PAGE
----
Because total US govt liabilities, including estimates of $50 to $100 trillion in entitlements like Medicare and Medicaid, are simply unaffordable, some kind of debt “reset” is nearly inevitable. (There are those who might challenge that figure, but I’d further add that the government is now assuming countless trillions in additional liabilities from corporations and I have a hard time believing the same won’t happen with municipal debt. Much of it is almost certain to be forgiven.)
It would be political suicide to attempt to drastically reduce the benefits Americans have been promised and have come to expect. Let’s face it – we feel very entitled to our entitlements! Thus, what we’re looking at is an endgame plan along the lines of the Fed canceling half of the Treasury debt it holds (which might soon exceed $10 trillion) in return for a non-interest bearing—i.e., zero-coupon—100-year maturity bond. Presto, chango, debt crisis solved! Was that easy, or what?
Logic would indicate that there will, of course, be a price to pay. One of the most important thought exercises of the next few years is likely to be what form that will take. Will it be like Japan where all the money its central bank has manufactured and used to buy government and corporate bonds, as well as stocks, just sits idle in its financial system? Or will it behave in a much more volatile way? As the venerable Ned Davis recently wrote, the key tell may well be money velocity*—the rate at which money turns over in the economy. For now, that is once again falling and will likely continue to do so for the next few months. After that, it’s a much tougher call.
If the Fed ends up injecting around $10 trillion into the system AND the federal government deficit spends most of that, including in direct payments to consumers and businesses, it’s hard to believe a debt forgiveness in the trillions won’t be highly inflationary at some point. This is NOT the old QEs that printed but didn’t spend. If the Fed magically cancels the treasury debt it has bought, those trillions will still be in the system and if they start circulating, then things, such as inflation, will heat up very rapidly. A far smarter man than I, Bill White, quoted at the top of this letter and one of the few to see the last financial crisis coming, has observed that countries can move from deflation to hyper-inflation quite quickly once they resort to the type of actions being taken today. (He further believes some type of debt moratorium will be needed.)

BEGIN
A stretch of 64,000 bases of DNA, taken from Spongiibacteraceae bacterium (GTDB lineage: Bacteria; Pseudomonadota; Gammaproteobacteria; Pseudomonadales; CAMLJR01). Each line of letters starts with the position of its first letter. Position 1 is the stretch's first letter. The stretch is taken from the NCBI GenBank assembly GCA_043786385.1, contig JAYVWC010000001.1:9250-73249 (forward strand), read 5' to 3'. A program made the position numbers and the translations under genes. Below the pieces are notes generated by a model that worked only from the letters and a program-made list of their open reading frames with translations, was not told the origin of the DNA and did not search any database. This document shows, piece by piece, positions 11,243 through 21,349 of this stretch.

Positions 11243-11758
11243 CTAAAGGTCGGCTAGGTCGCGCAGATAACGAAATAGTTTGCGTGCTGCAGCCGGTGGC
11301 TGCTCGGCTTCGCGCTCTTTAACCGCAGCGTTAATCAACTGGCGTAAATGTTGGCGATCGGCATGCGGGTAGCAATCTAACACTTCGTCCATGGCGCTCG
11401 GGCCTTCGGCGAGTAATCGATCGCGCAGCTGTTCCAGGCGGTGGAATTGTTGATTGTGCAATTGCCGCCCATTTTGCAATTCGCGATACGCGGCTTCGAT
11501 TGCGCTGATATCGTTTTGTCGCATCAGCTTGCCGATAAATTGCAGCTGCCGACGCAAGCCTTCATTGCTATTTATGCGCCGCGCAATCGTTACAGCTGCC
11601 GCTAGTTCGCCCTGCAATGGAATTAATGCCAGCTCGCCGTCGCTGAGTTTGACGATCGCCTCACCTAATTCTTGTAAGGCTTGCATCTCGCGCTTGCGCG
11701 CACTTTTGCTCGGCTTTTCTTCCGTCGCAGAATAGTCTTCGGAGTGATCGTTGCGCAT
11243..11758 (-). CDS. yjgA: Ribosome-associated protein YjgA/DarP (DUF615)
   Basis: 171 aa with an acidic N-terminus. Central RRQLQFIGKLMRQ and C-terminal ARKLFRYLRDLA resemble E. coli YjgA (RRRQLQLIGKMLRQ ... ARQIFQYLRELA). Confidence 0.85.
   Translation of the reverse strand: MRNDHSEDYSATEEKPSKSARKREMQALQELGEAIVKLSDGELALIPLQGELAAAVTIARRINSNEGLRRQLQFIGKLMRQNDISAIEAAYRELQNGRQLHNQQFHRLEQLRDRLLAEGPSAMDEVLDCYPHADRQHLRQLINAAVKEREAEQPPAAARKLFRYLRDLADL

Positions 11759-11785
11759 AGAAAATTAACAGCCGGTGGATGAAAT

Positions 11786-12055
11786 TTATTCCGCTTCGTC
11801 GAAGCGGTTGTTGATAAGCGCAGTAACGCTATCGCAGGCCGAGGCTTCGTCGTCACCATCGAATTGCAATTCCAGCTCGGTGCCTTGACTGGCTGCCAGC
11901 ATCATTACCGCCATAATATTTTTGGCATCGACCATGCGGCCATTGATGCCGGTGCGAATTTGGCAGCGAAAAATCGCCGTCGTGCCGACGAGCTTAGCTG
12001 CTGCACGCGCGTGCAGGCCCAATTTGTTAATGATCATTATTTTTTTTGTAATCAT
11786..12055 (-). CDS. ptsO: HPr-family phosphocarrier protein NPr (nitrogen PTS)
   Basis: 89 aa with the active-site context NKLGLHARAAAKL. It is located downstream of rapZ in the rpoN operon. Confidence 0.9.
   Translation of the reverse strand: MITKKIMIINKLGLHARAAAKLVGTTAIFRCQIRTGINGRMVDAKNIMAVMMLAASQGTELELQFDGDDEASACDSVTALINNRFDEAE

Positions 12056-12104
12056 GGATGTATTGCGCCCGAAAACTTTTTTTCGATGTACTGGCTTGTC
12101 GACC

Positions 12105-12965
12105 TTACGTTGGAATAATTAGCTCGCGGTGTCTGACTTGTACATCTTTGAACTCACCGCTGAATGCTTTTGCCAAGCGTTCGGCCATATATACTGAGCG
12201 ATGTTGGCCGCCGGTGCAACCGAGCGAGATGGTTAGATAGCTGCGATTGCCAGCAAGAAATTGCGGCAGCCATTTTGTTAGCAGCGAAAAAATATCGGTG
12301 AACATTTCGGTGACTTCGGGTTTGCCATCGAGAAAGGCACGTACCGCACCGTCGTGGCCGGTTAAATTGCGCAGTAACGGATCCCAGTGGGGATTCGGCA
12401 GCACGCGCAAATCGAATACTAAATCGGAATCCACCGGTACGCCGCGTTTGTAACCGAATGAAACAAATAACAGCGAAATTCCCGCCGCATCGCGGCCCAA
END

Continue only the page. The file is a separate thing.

Yet, putting aside the inflation argument, the fact of the matter is there is simply way, way too much debt in the world these days and governments are frantically piling on more by the nanosecond. We all know it will never be paid back but the bigger question is can it be serviced? In other words, can the interest on it be covered? With interest rates around zero or below on most government debt, that seems like a non-issue but think about what this means long-term: interest rates gone missing forever. It’s terrible news for the enormous global Baby Boomer investor cohort which is now also seeing dividends cut in growing numbers on their equity portfolio. Talk about a double-whammy!